Moreover, dierent combinations of the electric- and magnetic-eld integral equa- tions (EFIE and MFIE) derived from the Maxwell equations, have been used to back propagate elds towards their sources, i.e., a linear inverse source problem is solved.

By this method it is possible to handle a wider class of geometries [13]. In [18] the dual-surface, magnetic and electric-eld integral equations are investigated. The

elds are transformed back to a cubic perfect electric conductor by solving the dual- surface magnetic-eld integral equation using the conjugate gradient method. Other work using the integral equations is reported in [14], where the near eld is measured on a arbitrary surface and later inverted to a planar, perfectly conducting surface by using a singular value decomposition (SVD) for regularization.

1.3 The scalar surface integral representation

In this paper, the approach is to investigate a scalar surface integral representation that does not require the aperture to be a perfect electric or magnetic conductor.

The representation provides a relation relating the unknown electric and magnetic equivalent currents on a surface to the measured electric eld. An additional relation is given by the fact that the equivalent currents are constructed such that the integral is zero inside the volume, on which surface the currents exist, i.e., the extinction theorem [16].

The integral relations are discretized into matrix linear equations. The matrix equations include an azimuthal convolution which is solved with a fast Fourier trans- form (FFT) in the angular coordinate. The fast Fourier transform brings down the complexity of the problem, i.e., the original surface-to-surface linear map is decom- posed into a set of line-to-line linear maps. A singular value decomposition (SVD)

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cylinder angle / rad magnitude of measured co−polarized field / dB

(d)

magnitude of measured magnitude of measured cross−polarized field / dBmagnitude of measured cross−polarized field / dB

(a) (b)

(c)

co−polarized field / dB

cylinder angle / rad

cylinder height / m cylinder height / m

with defect radome with radome

with defect radome without radome with radome

without radome without radome

without radome with defect radome with radome with radome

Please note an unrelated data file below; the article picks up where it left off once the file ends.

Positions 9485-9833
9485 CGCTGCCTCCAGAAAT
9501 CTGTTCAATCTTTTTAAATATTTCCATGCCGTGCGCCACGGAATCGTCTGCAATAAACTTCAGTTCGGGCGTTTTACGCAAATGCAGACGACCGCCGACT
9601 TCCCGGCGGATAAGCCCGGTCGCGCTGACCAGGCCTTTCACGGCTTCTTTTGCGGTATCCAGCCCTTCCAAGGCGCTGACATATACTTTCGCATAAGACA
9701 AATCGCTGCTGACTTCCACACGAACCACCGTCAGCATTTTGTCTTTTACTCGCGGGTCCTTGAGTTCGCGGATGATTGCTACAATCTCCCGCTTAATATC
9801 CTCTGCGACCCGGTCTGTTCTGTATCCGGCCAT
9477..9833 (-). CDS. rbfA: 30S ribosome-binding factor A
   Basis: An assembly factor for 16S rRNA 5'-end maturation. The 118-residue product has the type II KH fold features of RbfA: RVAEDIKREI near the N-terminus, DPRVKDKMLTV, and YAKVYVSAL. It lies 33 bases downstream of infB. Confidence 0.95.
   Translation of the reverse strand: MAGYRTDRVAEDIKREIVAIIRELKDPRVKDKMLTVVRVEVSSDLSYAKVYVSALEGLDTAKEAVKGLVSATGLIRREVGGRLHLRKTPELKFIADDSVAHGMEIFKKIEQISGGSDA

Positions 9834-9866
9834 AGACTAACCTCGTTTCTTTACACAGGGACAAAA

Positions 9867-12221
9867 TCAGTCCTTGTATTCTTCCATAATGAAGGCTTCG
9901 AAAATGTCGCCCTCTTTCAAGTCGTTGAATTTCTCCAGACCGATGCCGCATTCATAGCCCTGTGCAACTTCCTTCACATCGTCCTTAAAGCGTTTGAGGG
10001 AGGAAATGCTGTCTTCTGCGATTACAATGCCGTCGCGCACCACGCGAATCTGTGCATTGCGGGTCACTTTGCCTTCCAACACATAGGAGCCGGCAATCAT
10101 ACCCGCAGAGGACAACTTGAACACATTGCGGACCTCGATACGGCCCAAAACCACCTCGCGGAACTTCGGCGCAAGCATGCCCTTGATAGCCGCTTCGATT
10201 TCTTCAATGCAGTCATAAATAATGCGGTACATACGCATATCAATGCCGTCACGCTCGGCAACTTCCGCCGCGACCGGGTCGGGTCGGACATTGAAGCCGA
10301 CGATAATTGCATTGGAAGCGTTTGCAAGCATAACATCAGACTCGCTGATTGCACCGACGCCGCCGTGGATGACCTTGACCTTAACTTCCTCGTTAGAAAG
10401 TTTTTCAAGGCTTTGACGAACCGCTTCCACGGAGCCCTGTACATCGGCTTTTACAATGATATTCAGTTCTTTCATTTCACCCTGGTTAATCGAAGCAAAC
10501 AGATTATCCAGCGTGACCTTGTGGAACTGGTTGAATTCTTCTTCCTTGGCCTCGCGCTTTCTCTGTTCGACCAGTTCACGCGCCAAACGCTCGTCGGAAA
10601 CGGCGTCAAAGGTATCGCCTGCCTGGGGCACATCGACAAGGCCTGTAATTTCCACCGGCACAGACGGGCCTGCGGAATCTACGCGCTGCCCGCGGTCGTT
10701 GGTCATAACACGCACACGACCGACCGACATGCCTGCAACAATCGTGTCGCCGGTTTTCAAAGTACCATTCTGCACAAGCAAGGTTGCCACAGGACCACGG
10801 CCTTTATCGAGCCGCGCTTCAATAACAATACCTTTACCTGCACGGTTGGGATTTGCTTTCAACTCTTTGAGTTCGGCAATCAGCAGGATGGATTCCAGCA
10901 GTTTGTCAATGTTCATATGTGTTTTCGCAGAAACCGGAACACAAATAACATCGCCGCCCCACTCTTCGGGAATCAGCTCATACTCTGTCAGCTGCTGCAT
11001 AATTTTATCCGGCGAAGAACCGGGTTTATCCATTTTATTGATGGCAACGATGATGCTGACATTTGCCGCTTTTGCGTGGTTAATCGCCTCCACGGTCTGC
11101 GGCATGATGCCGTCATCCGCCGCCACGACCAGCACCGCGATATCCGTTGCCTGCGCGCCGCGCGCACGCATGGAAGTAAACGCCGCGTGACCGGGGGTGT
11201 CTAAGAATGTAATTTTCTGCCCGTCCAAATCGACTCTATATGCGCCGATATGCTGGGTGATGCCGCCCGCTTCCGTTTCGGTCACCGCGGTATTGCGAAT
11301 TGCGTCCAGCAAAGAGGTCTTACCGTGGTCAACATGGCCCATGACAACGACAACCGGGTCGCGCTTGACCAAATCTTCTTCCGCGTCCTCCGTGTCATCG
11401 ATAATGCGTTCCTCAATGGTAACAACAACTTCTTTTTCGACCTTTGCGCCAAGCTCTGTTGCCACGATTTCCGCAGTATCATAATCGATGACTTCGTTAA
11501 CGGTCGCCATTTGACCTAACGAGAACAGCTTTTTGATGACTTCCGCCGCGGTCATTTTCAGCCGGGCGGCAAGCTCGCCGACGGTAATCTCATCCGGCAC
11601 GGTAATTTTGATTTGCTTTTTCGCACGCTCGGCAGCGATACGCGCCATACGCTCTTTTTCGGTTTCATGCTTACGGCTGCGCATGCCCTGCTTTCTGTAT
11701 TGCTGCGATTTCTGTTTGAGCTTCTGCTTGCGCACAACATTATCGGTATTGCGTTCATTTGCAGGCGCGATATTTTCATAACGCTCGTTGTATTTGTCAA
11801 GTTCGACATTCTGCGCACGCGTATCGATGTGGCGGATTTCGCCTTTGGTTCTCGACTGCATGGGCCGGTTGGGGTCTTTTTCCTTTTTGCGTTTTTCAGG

with defect radome

Figure 1: The measured co- and cross-polarized electric eld on the measurement cylinder at 8.0 GHz. In (a) and (b) the angle is xed at ϕ = 0, and the elds are normalized by the maximum value when no radome is present in (a). In (c) and (d) the height is xed at z = 0, and the elds are normalized to the maximum value when no radome is present in (c).

is used to invert each of these linear maps. As most inverse problems it is ill-posed, i.e., small errors in the near-eld data can produce large errors in the equivalent currents. Thus, the problem needs to be regularized by suppression of small singular values when inverted.

1.4 Results

In this paper, the measured electric eld is presumed to be scalar, i.e., the scalar surface integral representation is utilized. The assumption is acceptable since the used near-eld data, supplied by SAAB Bofors Dynamics and Applied Composites AB, Sweden, clearly have one dominating component in the main lobe, see Figure 1.

The measured data is given for three dierent antenna and radome congurations, viz., antenna, antenna together with radome, and antenna together with defect

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Figure 2: Photo of the cylindrical near-eld range at SAAB Bofors Dynamics, Sweden. The antenna under test is rotated and the probe is moved in the vertical direction. A close up of the reector antenna is shown in the upper right corner.

radome. The measurement set-up is shown in Figure 2. The height of the radome corresponds to 29 − 43 wavelengths in the frequency interval 8.0 − 12.0 GHz.

As a start, synthetic data is used to verify the method. Verication is also performed by a comparison between the measured far eld and the far eld calculated from the equivalent currents on the radome. The calculated far eld agrees well with the measured far eld. Moreover, when the radome is introduced, the eld is scattered and ash lobes arise. The equivalent currents on the radome, due to these eects are identied and the ash lobes are accurately detected.

Manufacturing errors, not localized in the measured near-eld data, can be fo- cused and detected in the equivalent currents on the radome surface. In this paper, it is shown that the eld scattered by copper plates attached on the radome, is focused back towards the original position of the copper plates. The length of the side of the square copper plates is 6 cm, i.e., 1.6 − 2.4 wavelengths corresponding to the frequency span 8.0 − 12.0 GHz.

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1.5 Outline

In Section 2, the experimental set-up is described and the measured near-eld data is presented. The scalar surface integral representation is introduced and adapted to the specic problem in Section 3. Section 4 contains the implementation process of the scalar surface integral representation. Results, using synthetic near-eld data, and the error of the method are presented. The results, when using the experimental near-eld data, are shown and examined in Section 5. To give the reader a under- standing of the information that can be extracted from the resulting data, Section 6 gives examples of ways to visualize the results. The paper ends with the achieved conclusions in Section 7.